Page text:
“Ms. Shannon, why are you wearing those shoes with that dress?” Kariss sketched her first “look book” at the age of four, sending her drawings for her ideal fall outfits to her grandmother, along with color selections and sizes. It was about that time she stopped letting me put bows and other adornments in her hair and insisted on styling it herself. Once school started and SSA (Standardized School Attire) was required, she balked at the conformity and still found a way to make each day’s outfit uniquely her own. Even now in junior high, the one piece of clothing she’s allowed to express herself with is her socks and she has quite the collection of knee socks she shows off with her varying styles of Converse hi-tops each day.
I’ve always marveled at how she’s embraced her unique style, but I have never completely understood where it came from.
In fact, while I was writing this article, my daughter happened to be sitting next to me drawing in her sketchbook, so I casually asked her, “How would you describe your sense of style today?” Without even a moment of hesitation, she responded, “Unique with an edge,” to which she quickly added, “and Marvel sweatshirts.” Where did she get that definition? Definitely not from me. But even though we’ve never seen eye to eye when it comes to fashion and style, I’ve never stifled her. Instead, I’ve provided parameters for her to express herself within. From my experience, teen and tween girls dress to dress within three categories:
1. Express Their Personality: They truly love fashion and find a way to make their clothes become a true extension of themselves in an appropriate way.
2. Rebel Against Authority: They don’t like being told what to do and find ways to “stick it” to authority figures (parents, teachers, etc) by dressing in the exact opposite way expected of them, even if they wouldn’t naturally gravitate towards that style.
3. Fit In: These girls have at one point or another been told their sense of style isn’t good enough or “cool enough” so they go to extreme lengths to fit in with everyone else and not stand out. In the new book “Liked” by Kari Kampakis, she tells girls,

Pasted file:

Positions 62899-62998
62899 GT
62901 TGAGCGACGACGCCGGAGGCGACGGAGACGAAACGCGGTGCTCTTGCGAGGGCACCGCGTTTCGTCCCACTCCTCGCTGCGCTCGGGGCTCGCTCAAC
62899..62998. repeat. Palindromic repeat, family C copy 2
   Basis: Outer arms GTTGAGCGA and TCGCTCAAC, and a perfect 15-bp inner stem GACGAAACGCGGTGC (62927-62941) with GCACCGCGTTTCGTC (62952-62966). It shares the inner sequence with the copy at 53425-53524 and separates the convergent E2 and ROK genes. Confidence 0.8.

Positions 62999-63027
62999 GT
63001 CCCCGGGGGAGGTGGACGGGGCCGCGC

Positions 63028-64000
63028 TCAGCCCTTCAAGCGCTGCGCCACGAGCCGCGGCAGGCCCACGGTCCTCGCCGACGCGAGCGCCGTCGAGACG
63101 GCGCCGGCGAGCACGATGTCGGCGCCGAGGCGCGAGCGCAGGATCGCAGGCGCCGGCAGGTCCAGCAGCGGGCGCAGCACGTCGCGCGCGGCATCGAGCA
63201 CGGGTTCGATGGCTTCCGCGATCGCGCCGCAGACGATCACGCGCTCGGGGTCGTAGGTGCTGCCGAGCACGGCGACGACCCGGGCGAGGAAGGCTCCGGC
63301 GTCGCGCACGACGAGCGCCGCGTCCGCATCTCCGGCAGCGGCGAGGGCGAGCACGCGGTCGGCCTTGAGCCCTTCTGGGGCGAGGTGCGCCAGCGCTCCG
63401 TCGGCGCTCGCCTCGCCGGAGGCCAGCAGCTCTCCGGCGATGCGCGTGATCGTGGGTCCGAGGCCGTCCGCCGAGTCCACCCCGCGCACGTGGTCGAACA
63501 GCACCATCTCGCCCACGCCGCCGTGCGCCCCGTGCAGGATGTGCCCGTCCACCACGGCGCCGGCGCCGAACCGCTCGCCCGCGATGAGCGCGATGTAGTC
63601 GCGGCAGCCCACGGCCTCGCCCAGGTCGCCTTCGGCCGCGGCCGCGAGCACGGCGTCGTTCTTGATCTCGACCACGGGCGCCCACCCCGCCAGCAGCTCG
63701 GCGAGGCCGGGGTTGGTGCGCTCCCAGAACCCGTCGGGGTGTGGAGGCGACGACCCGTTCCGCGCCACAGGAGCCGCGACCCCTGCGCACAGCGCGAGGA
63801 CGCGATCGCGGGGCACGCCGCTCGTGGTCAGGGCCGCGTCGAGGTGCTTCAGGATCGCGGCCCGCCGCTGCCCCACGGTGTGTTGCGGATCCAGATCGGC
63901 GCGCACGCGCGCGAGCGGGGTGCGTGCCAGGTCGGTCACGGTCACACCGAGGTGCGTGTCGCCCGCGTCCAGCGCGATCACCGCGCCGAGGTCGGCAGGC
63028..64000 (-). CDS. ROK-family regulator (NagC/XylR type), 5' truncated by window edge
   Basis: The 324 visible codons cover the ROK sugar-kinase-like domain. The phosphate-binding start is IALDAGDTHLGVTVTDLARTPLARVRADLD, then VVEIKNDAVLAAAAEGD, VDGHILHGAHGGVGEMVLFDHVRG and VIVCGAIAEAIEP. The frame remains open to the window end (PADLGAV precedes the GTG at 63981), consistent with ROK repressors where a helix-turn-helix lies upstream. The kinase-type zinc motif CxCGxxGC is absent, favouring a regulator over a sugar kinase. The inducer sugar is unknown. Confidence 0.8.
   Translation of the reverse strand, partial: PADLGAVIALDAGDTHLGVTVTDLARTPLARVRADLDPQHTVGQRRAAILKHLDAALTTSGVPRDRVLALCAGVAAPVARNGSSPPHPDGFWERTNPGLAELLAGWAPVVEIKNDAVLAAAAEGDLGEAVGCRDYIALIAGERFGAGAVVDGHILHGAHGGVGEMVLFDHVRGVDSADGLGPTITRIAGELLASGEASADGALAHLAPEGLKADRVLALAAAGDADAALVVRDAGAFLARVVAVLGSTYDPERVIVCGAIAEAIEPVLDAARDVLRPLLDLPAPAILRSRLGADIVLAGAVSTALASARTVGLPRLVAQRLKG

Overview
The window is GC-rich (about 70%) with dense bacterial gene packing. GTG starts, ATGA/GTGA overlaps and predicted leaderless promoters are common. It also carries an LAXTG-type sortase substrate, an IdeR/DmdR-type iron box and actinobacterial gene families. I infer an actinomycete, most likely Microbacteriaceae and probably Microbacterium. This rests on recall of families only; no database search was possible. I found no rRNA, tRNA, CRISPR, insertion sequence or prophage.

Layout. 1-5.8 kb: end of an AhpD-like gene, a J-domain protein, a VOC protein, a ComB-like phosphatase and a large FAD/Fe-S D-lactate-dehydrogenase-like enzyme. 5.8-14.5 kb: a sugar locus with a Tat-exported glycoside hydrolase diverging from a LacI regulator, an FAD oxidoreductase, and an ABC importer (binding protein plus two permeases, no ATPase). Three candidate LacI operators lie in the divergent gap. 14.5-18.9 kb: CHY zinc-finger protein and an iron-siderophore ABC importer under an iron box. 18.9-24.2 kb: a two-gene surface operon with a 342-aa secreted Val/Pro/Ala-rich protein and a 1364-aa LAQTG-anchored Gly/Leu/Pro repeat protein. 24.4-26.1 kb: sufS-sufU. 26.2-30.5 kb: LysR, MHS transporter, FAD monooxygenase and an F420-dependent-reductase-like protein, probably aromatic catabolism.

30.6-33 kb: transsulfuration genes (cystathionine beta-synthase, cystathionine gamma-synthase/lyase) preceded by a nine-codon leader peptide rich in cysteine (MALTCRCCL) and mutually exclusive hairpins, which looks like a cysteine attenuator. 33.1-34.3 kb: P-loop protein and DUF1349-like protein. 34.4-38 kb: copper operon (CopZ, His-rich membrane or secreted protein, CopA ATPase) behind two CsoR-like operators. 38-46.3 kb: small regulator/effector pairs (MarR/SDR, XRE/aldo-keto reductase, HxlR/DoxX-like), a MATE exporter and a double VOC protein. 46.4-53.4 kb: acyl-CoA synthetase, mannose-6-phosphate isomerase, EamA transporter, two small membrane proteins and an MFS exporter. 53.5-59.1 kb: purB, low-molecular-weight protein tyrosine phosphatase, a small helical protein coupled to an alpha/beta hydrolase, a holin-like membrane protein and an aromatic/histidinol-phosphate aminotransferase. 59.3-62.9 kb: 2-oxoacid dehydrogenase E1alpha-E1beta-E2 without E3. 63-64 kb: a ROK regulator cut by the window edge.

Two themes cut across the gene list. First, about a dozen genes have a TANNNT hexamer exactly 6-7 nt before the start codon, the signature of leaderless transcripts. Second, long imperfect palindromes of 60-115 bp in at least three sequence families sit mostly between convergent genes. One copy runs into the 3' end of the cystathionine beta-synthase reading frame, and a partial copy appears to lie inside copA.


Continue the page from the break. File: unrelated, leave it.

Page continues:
“The real you is better than the false you. Be true to yourself. What people say about you is opinion. What God says about you is fact. The way to know your worth is to focus on the facts.”
Too often we allow the opinions of others to outweigh the facts from God.
And in an era where our young girls are quicker than ever to define themselves by likes and comments on social media rather than listen to what we try to instill in them as parents, it’s more important than ever to point them to the truths of God’s word. As Kari says, “At the end of the day, only two questions matter: “Am I pleasing God?” and “Do I like who I’m becoming?” To make this more tangible, Kari offers five ways to cultivate the real you:
1. Focus on what money can’t buy
2. Look for light
3. Leave free time in your schedule
4. Invest in friends who like the real you
5. Choose an accountability partner
As moms, it’s ultimately up to us to model these principles for our daughters.
If we are sending them mixed messages about identity through our words and actions, the natural confusion within our daughters will only continue to grow.
However, if we truly embody the love of the Lord while embracing our own unique style, our daughters will grow up doing the same.
So go on mom, let go of your expectations and allow your daughter to express herself while still living in the light and love of the Lord. YOUR TURN!
How are you helping your daughter embrace her unique style? Check out, Liked, the new, best-selling book from Kari Kampakis.